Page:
Drones add a unique tool to the boating lifestyle.
Raymarine released a new app that attracts anglers and photographers alike—the Axiom integration for unmanned aerial vehicles (UAV), or drones. The UAV app runs in the new LightHouse 3 operating software through the Axiom or Axiom Pro multifunction navigation display just as the radar, sonar and chart plotter apps operate.
The interface is a preconfigured split screen—on one side the nautical chart and on the other, a live video display from the drone. The map side shows the position of the boat along with its course, speed, heading, depth, and all the features you’d normally see on an electronic chart.
As soon as the UAV leaves the deck, the chart shows the drone’s position and its relation to the boat. A “rubber band” line on the chart connects the drone icon with the boat icon, so even if it’s flown far away or beyond the range of the chart on the display, a simple zoom adjust reveals its position. In turn, the drone icon communicates its direction, speed, height, and which way the camera is pointing. The camera display side of the screen provides real-time video from the drone’s camera.
Fun and Fishing
Jim McGowan of FLIR Maritime/Raymarine says that many boaters use drones for fun when fishing or cruising but that operating them from a boat can be challenging. Consequently, FLIR Maritime/Raymarine looks for ways to make the technology and process easier with automation.
Parent company FLIR Systems has a technical partnership in place with UAV manufacturer Dà-Jiang Innovations (DJI) to make a line of airborne thermal cameras to attach to larger DJI drones. The DJI Zenmuse XT2, for example, pairs with FLIR’s Tau2 thermal sensor and 4K visual camera for commercial applications to inspect power lines, pipelines, and solar panel grids. The system is becoming more prevalent with law enforcement as well as the U.S. Coast Guard and search-and-rescue operations. FLIR and Raymarine’s engineers discussed how those systems could apply to the maritime industry which led to the UAV integration, but McGowan adds, “There were a lot of unique things we had to do to make it work well in the maritime environment.”
Competitive fishing tournaments, in particular, are where they’ve focused efforts to make drone operation more automated due to most tournaments’ catch-and-release rules. “They have to have photographic evidence of their catch and the gear they were using, so the drone is another tool in their toolbox for capturing whatever photo or video they need,” says McGowan and adds that video of the big catch provides a unique perspective.
“That’s where a lot of the automation work we’re doing comes in. You can launch a drone and fly it and orbit it, but a lot of time you’re short-handed, especially when you get a big fish on the line and everyone’s running around like crazy trying to help, and the last thing [you want] is to have someone flying the drone to keep the action in frame.” Raymarine is trying to automate that process according to McGowan. “You can hit a button and get the drone in the air. The drone knows where the boat is, the drone knows where to point the camera and tend to itself to get the footage you’re looking for.”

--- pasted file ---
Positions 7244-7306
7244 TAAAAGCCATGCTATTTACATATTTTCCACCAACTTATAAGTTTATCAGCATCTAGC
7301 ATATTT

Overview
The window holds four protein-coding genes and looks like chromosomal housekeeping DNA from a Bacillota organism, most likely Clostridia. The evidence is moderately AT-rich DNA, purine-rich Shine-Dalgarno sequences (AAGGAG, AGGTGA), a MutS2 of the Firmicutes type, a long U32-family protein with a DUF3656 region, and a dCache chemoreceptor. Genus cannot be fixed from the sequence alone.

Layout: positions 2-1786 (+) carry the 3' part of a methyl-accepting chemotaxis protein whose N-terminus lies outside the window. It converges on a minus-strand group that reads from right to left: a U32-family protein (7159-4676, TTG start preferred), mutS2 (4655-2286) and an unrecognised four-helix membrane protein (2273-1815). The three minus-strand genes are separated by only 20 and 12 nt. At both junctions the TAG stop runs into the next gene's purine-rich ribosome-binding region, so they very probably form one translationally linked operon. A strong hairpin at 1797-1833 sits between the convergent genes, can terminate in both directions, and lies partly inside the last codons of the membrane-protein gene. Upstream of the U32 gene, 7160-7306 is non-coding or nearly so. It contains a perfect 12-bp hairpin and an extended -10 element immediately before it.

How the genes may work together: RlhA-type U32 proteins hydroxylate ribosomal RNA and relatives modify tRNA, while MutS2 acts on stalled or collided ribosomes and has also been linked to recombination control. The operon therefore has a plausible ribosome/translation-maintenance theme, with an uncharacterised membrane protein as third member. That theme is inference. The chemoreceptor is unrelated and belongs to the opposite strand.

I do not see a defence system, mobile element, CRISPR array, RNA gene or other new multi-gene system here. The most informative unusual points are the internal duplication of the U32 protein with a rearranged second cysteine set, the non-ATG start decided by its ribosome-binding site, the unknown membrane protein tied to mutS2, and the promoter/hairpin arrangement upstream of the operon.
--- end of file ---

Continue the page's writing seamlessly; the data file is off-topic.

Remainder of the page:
For anyone who’s flown a drone, one advantageous feature is Return to Home (RTH). On land, the drone establishes its starting point and when the battery runs low or it goes out of sight, the RTH feature brings the drone back to its starting location automatically. But that becomes harder on a boat. “One of the big challenges is getting the drone back on board because the ‘home’ is moving,” says McGowan. Addressing that problem, Raymarine is in the process of developing the UAV integration with a two-way data link. “The drone sends its telemetry back to the boat and the boat sends data back to the drone so the drone knows where the boat is and where to return to,” explains McGowan.
“It knows the safety parameters around the boat’s environment, so if you have masts and outriggers and antennas and fishing tackle up in the air, the drone knows what the safe sphere is around the boat and how close it can approach. The way it’s going to work in this first cut [of the software] is when the drone returns to the boat, it will basically hit the edge of that safe envelope and hover and wait for you to recover it.” At that point, the operator takes over via the controller. The motion of the vessel can make the recovery dramatic, especially with smaller drones, so unless you have a boat with a big foredeck or sunpads, catching it out of the air is probably the most efficient method right now. Phase two of the software hopes to include ways to improve that recovery process.
Besides tournament fishing, practical advantages of having a drone are finding schools of fish or looking out for reefs and shoals. Imagine cruising in The Bahamas, where the bottom changes rapidly, scouting out an anchorage to get a feel for what the conditions are going to be like. The number of possibilities where drones and the UAV app can aid in the maritime environment are seemingly endless.
By Steve Davis, Southern Boating July 2018